New renderings have been released by our friends at the Office for Metropolitan Architecture | OMA of their proposed expansion of the Albright-Knox Art Gallery in Buffalo, which would also include a preservation and improvement, by the same firm, of the campus on which it stands. The new freestanding building would add 29,K SqFt of space for exhibitions, storage for the museum’s art collection, and visitor amenities. The concept is to incorporate amenities into the complex by means of a wraparound promenade. The project would also see an addition, to the existing nineteen-sixties home of the Gallery, of a new education wing on its lower level, and the repurposing of a parking lot into a landscaped public space.

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Revised plans for Perkins Eastman’s Two Bridges tower

New renderings showcasing additional details have surfaced the 62-storey skyscraper by our friends at Perkins Eastman. The tower at 259 Clinton Street is part of a three-building waterfront development planned for the Two Bridges neighborhood. The current plans call for a 730′ tower, slightly taller than an earlier 724′ version, measuring over 592,K SqFt. A mixed-income residential building it is expected to contain 765 rental units, of which ~191 will be permanently affordable. The design is notable for the half-floor terrace at the top of the building. In 2017, members of city council and the Manhattan Borough President Gale Brewer sought to force developers to submit the project to the city’s land use review process, in response to which the developers have revealed additional improvements for the neighborhood, including upgrades to the East Broadway subway station, making it compliant with the Americans with Disabilities Act, as well as new turf and equipment for the Coleman Playground, and a renovation of two other nearby playgrounds.

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Jun 21, 2018 / Sculpture

The Veiled Son

As a work of publicly displayed art, Jago’s Veiled Son will offer a new iconic symbol for the city of Naples. The work is inspired by the famed Rococo sculpture the Veiled Christ (1753), of Giuseppe Sanmartino. It will sit in a public space in Naples. Jago’s Veiled Son will lie within walking distance of Sanmartino’s masterpiece, which is housed in the Cappella Sansevero. Veiled Son will be the first public art project of the Museo d’Arte Contemporanea Donnaregina (also known as Museo MADRE), whose general director, Andrea Villiani, is extremely enthusiastic about Jago’s work and this milestone in the Museum’s history. Villiani, also a widely published art critic, has curated exhibitions for internationally acclaimed artists working in a diverse array of styles, including Daniel Buren, Mario García Torres, Boris Mikhailov, Elaine Sturtevant, Mark Leckey, and Alighiero Boetti.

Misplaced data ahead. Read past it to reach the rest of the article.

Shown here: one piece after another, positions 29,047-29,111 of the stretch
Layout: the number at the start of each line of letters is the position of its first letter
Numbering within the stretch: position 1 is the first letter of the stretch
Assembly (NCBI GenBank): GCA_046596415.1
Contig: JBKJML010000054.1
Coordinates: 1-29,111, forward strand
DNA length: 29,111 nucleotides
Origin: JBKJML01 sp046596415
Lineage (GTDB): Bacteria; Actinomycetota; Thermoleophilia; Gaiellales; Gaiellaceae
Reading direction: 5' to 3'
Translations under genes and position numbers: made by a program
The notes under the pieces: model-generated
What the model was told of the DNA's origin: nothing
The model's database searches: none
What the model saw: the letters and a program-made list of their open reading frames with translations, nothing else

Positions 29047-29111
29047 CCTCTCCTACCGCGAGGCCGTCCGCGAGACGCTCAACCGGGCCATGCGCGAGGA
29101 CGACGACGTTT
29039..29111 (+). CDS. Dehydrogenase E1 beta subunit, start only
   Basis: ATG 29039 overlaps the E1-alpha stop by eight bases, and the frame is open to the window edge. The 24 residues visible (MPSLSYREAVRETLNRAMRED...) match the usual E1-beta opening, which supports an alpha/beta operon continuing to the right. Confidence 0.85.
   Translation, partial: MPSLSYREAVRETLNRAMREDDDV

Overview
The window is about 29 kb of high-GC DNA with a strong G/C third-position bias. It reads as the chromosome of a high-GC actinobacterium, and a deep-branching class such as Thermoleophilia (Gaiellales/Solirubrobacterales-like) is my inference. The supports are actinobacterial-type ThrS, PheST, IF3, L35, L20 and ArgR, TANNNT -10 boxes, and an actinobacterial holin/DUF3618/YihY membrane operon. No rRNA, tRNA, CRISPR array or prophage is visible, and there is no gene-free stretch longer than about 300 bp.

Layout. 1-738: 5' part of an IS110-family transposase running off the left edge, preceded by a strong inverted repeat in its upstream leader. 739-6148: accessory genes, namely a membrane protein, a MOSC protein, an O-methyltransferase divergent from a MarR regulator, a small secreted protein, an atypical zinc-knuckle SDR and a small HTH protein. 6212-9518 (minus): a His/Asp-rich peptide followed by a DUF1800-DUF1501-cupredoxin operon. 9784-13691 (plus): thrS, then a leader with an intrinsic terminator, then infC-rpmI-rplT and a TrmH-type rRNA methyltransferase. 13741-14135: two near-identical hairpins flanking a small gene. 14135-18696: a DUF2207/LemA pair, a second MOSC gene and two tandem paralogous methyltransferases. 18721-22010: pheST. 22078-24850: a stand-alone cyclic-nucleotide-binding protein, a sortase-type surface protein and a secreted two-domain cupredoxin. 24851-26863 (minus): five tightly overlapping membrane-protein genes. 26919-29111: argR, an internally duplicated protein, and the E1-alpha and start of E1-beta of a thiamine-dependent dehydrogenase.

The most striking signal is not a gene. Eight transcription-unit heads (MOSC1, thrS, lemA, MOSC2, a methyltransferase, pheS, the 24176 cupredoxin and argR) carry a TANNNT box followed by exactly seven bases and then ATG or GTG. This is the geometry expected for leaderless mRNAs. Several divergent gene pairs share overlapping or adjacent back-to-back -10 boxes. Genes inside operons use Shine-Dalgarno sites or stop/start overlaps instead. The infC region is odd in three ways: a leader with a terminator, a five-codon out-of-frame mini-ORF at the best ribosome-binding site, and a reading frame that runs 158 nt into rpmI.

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Jun 21, 2018 / Sculpture

Jago: The Social Artist

Jago is an eclectic artist and sculptor, whose works are distinguished by their technical mastery, expressive exuberance, and vigorously in-depth psychological characterizations. Drawing on his study of the great renaissance and baroque masters, his work is born of continuous research of material, and thematic synthesis within a complex cultural and conceptual framework. Jago’s ability to manipulate stone, making it soft and alive, and turning it into flesh, has earned him comparisons to the great masters; Bernini, Michelangelo, and Da Vinci. Nicknamed the Social Artist, Jago has succeeded in breaking the wall that usually exists between artist and audience by engaging admirers of his work via social media (he currently has more than 52,000 followers on Instagram, and 250,000 on Facebook). Within this, he has effectively lifted the veil as he allows his followers to witness the creative process behind his works. Jago’s sculptures have been on view throughout Italy, at renowned museum and galleries such as Galleria Montrasio, the Venice Biennale, and in Rome at Museo Carlo Bilotti. For Habemus Hominem, his sculpture of Pope Emeritus Benedict XVI undressed after his resignation, he was awarded the Holy See’s “Pontifical Medal” in 2012.
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Jun 21, 2018 / Sculpture

Habemus Hominem by Jago

In 2009, on a commission from the Vatican, Jago created a bust of Pope Benedict XVI. He depicted the prelate with concave eyes after the style of the master sculptor Adolfo Wildt, who portrayed Pope Pius XI in a similar style, in a work now preserved in the Vatican Museums. After being told by the Vatican that the Pope did not approve of the likeness, and that the work would be rejected as it was, Jago exhibited his sculpture at the Italian Pavilion of the 2012 Venice Biennale, where it was finally seen by the Pope himself, who awarded him the Holy See’s “Pontifical Medal” that year. When Benedict resigned the papacy in 2013, Jago returned to the sculpture, stripping the bust of its papal vestments, in a process of “undressing,” and the result was Habemus Hominem. He sought to infuse the work with a sense of human frailty, and to brand it with the markings of age, to represent Benedict’s return to the status of a mortal.